Joseph Taitazak

Joseph ben Solomon Ṭaiṭazaḳ (Hebrew: יוסף בן שלמה טאיטאצק), also referred to by the acronym MahaRITaTS, was a talmudic authority and kabalist who lived at Salonica in the 15th and 16th centuries. He was a member of the Taitazak family.

With his father and brother Judah ben Solomon Taitazak, he moved in 1492 from Spain, his native land, to Salonica, where he became a rabbi.

Life [ edit ]

He was regarded as one of the most mysterious Kabbalists of the 17th century and one of the leading rabbinical figures in Jerusalem and Damascus. He discussed magic squares, which allude to the highest and most concealed concepts and their use within amulets. Many references can be found in writings of contemporary and leading Kabbalists, such as Rabbi Joseph Tirshom's manuscript (ca. 1550 CE) "Shoshan Yesod Olam" (The Rose, Foundation of the Universe), Rabbi Eljah Baal Shem's Toledot Adam (Generation of Adam) and Rabbi Isaiah Horowitz's (1560-1630 CE) Sh'nei Luchot HaB'rit (Two Tablets of the Covenant) discuss the magic square in relation to the mysteries of creation.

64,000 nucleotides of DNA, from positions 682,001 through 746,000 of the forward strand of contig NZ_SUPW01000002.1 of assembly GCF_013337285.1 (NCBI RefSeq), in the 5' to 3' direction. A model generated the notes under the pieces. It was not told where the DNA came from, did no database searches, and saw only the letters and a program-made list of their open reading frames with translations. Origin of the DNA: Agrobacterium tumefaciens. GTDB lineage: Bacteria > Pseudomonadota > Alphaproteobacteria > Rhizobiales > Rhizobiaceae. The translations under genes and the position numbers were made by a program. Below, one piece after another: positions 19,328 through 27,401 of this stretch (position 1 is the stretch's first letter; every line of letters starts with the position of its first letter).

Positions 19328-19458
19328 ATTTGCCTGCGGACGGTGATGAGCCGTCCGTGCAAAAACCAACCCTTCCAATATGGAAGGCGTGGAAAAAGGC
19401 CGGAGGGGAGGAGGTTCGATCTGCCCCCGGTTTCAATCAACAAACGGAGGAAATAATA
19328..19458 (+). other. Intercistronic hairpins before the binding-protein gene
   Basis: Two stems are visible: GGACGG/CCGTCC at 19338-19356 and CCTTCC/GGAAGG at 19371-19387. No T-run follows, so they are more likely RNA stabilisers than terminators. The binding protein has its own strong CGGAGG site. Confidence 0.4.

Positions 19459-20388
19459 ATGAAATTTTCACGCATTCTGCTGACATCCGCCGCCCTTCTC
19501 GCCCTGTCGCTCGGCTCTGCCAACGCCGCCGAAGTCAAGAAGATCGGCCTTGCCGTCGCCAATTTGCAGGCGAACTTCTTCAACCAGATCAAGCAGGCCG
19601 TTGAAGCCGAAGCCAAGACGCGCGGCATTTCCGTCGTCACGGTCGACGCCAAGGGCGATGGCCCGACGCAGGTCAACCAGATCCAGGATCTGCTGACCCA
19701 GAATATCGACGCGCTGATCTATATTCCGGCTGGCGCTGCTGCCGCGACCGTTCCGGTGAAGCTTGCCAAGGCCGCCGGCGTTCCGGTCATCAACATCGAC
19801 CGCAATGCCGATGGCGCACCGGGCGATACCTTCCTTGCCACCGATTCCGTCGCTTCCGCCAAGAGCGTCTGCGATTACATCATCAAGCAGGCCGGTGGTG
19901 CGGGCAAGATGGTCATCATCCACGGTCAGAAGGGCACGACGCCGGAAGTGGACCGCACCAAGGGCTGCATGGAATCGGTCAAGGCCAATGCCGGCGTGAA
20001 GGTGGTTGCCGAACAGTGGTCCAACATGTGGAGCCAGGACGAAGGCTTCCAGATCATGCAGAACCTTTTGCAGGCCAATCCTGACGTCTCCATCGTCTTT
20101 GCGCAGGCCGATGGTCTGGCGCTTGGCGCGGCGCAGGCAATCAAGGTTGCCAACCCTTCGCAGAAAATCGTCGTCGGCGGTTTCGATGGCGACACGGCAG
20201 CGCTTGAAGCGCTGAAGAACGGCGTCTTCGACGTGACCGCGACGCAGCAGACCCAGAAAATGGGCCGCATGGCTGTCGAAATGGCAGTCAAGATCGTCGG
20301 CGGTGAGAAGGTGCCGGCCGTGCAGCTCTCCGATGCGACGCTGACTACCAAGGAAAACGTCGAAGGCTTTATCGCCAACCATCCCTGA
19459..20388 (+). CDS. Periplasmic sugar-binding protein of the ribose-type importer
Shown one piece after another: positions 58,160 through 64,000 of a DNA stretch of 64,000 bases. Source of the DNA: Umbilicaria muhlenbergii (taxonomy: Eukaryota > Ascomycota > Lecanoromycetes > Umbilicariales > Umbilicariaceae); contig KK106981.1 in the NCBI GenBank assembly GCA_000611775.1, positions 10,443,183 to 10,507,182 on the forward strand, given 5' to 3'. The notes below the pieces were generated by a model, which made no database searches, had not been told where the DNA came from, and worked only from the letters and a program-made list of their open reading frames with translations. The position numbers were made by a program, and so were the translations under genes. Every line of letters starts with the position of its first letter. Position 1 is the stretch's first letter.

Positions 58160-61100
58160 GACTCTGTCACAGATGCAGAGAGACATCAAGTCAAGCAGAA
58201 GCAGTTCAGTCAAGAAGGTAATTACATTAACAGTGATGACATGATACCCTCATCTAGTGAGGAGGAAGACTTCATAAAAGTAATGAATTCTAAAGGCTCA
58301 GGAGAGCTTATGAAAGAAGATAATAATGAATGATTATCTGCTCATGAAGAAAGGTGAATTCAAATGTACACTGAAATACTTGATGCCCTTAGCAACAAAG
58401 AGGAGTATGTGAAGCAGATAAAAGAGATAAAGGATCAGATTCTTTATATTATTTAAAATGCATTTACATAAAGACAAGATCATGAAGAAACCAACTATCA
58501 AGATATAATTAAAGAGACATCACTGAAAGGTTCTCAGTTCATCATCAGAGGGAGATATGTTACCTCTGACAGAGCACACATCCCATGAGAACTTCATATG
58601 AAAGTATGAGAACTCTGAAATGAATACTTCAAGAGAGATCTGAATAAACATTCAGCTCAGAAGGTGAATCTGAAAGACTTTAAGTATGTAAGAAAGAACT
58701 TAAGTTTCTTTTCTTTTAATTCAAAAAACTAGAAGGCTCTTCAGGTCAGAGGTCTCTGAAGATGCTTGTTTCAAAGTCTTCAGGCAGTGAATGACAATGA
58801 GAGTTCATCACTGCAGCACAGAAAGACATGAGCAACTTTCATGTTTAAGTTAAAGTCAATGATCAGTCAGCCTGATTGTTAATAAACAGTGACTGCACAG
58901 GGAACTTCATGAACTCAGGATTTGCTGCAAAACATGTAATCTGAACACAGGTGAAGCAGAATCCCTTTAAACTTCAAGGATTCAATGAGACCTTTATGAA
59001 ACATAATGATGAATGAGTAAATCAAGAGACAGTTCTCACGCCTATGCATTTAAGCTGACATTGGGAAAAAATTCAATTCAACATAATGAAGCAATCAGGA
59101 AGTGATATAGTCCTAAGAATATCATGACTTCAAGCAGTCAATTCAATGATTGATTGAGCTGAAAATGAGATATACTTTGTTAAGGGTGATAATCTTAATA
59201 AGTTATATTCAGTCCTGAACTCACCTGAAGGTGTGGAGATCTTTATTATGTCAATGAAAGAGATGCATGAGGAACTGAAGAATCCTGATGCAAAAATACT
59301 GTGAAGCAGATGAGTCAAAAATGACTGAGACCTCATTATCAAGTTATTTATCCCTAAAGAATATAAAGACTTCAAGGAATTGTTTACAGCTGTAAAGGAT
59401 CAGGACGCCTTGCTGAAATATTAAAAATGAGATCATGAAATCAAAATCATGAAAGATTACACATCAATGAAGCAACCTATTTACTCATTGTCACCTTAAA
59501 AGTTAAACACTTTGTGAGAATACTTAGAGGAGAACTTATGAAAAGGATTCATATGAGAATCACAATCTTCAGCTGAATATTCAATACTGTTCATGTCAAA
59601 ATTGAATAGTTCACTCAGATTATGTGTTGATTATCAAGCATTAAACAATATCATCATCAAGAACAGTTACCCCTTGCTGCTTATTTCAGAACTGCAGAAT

He was a fervent adherent of the Kabbalah, in which he was well versed, and led an ascetic life. Eliyahu de Vidas related that with the exception of Sabbath nights, Joseph for forty years never slept in a bed, but on a box, with his feet on the ground.[1] With such a disposition to asceticism and mysticism, it was but natural that Joseph should become enthralled by the messianic vagaries of Solomon Molcho, whom he supported while preaching at Salonica in 1529. Rabbi Aryeh Kaplan writes, "Rabbi Joseph Taitazak was apparently influenced by Abulafia's school of Kabbalah, and many ideas that he discusses seem to be taken verbatim from Abulafia's writings."[citation needed]

He was also considered one of the greatest Talmudists of his time, with even Joseph Caro invoking his authority.[2] Among Joseph's disciples were Isaac Adarbi, Samuel di Medina, and Shlomo Halevi Alkabetz.

Works [ edit ]

He was the author of the following works:

References [ edit ]

  1. ^ In his Reshit Ḥokmah (Sha'ar ha-Ḳedushshah, ch. 7)
  2. ^ Abḳat Rokel, §56

 This article incorporates text from a publication now in the public domainSinger, Isidore; et al., eds. (1901–1906). "Taitazak". The Jewish Encyclopedia. New York: Funk & Wagnalls. Its bibliography:

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